On Wednesday, Yahoo writer Dan Wetzel produced a thorough and thoughtful analysis of the disturbing ongoing controversy unfolding in Maryville, Mo. Following initial investigative reports from the Kansas City Star, many have followed in looking deeper into a disturbing case of high school sports run amok. The state's lieutenant governor is now involved, calling for, "authorities to take another look."
More significant, however, may be the unofficial organization which has rallied to the defense of then 14-year-old Daisy Coleman and 13-year-old Paige Parkhurst. Anonymous, the loosely organized but profoundly powerful underground, vigilante hacking group, has vowed to deliver justice for Coleman and Parkhurst if civil authorities fail to do so themselves. As reported by Wetzel, the group has already planned a street protest in the town on October 22.
More ominously, Anonymous offered the following statement related to the Maryville case.
"If Maryville won't defend these young girls, if the police are too cowardly or corrupt to do their jobs, if justice system has abandoned them, then we will have to stand for them," Anonymous said in a statement. "Mayor Jim Fall, your hands are dirty. Maryville, expect us."
Maryville, expect us. Those words ring much like the ones that set a vast campaign in motion that eventually brought the town of Steubenville to its knees, whether wholly justified or not. It remains unknown which self-identifying Anonymous member has issued the call against Maryville, but they are likely to be met with just as much encouragement as followed Deric Lostutter's campaign against Steubenville.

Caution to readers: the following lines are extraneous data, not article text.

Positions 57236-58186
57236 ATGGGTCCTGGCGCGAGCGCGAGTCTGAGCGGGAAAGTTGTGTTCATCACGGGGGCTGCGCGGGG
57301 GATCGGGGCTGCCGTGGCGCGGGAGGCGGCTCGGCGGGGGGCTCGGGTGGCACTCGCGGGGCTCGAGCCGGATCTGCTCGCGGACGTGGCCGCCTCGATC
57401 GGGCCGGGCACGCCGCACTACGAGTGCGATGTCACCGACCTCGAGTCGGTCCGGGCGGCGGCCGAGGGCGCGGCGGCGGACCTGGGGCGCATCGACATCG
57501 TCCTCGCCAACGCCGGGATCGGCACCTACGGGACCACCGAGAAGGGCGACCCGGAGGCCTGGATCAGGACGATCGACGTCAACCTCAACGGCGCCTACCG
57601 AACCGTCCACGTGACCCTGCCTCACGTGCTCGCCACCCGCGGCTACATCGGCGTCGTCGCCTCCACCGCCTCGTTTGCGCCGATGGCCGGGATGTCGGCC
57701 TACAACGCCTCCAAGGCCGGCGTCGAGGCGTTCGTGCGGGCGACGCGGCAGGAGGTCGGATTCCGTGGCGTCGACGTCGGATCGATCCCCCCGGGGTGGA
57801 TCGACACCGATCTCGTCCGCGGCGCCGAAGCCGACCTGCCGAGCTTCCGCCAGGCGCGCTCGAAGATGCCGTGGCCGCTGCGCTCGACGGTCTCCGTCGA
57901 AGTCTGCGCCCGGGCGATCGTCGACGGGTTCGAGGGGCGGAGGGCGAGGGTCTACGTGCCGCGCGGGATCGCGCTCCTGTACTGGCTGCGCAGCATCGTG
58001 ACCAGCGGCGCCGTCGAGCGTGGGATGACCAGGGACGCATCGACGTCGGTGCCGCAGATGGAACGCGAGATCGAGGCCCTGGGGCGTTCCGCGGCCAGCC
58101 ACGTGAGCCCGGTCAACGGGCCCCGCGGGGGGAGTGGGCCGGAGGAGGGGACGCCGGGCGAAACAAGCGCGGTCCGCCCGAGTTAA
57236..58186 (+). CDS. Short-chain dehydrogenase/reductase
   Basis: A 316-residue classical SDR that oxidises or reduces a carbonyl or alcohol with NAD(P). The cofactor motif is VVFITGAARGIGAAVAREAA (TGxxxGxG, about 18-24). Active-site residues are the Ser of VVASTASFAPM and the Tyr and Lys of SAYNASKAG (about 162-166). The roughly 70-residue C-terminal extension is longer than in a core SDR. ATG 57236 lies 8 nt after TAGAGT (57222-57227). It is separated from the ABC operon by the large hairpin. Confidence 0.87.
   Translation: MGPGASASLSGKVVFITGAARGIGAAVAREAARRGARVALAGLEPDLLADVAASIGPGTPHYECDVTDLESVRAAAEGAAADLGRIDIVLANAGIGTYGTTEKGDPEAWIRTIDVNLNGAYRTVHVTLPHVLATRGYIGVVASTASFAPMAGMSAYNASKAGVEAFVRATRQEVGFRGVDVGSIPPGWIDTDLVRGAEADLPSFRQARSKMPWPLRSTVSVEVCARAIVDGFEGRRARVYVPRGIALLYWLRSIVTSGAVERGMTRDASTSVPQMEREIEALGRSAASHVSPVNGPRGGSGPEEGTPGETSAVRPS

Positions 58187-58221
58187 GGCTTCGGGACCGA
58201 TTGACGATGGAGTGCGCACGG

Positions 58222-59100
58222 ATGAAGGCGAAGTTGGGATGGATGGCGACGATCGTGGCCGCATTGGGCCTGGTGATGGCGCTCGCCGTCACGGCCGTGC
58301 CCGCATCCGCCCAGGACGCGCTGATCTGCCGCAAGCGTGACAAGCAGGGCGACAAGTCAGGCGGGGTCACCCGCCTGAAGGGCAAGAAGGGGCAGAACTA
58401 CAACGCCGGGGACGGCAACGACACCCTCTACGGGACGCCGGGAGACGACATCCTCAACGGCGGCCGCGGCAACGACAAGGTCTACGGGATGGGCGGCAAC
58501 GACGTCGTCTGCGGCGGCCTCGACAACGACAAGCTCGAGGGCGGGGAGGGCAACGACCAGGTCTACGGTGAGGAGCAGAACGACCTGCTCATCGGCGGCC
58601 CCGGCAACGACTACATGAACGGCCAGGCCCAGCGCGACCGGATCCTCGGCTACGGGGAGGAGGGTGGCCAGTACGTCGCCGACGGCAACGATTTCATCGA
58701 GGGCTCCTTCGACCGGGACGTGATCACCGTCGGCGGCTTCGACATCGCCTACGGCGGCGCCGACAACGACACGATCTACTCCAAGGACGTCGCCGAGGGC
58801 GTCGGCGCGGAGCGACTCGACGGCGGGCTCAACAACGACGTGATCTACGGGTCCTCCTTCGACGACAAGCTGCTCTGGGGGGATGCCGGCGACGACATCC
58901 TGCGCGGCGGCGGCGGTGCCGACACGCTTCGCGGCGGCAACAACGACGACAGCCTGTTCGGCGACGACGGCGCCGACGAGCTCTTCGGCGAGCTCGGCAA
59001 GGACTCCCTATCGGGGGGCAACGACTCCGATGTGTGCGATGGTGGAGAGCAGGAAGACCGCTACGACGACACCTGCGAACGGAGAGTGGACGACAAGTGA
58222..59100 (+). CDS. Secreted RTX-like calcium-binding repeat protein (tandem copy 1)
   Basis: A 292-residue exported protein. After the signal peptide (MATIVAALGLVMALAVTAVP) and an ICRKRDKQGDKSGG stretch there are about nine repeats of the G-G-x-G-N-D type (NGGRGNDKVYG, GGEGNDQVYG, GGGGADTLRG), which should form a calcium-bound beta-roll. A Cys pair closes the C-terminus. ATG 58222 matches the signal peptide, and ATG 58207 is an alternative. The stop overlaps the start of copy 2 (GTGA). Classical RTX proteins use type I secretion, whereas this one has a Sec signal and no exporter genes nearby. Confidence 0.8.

There are larger issues at play here, ones that touch on the fine line between pointed civic disobedience and outright vigilante lawlessness. Anonymous brings eyeballs. It brings attention.
It brings a certain degree of accountability, simply because a failure to acknowledge the demands that it imposes will lead to aggressive online campaigns aimed at crippling whatever organization it has targeted.
At the same time, Anonymous can also be seen as a new breed of internet privateer, peddling in the currency of internet fame gained at the altar of prep sports' most dispiritingly out of touch scenarios. A quick glance at both Steubenville and Maryville reveal some troubling similarities: Both are small mid-American towns. Both exalt prep football as the center of the community's culture and civic pride. Both had stakeholders in the enforcement and investigation process who were allegedly willing to look the other way to protect that football pride.
Where one comes down on the organization from there largely depends on one's view of the aforementioned accountability. There is little doubt that Anonymous will speed up the redressing of justice in Maryville. They can't bring the Coleman family back to Maryville, but they can make life incredibly difficult for Matthew Barnett and another teenager accused of rape in the case.
They'll accomplish that with cyber campaigns that will almost certainly go beyond the letter of the law. Whether that is good for prep sports or not is up to all of us collectively, and the effect it has on future generations.
In the short term, one need only look at what has befallen Lostutter as a referendum on the complex morality play incumbent in Anonymous' very existence. Lostutter watched raptly as two teenagers were convicted for heinous sexual acts related to the Steubenville rape case. Months later, he will face charges that could land himself in jail for as many as 10 years.
Perhaps a slightly adjusted version of the Anonymous mission tag line is more appropriate in expressing their current state of play: They are Anonymous. They are coming. They are here to stay, whether we like them or not.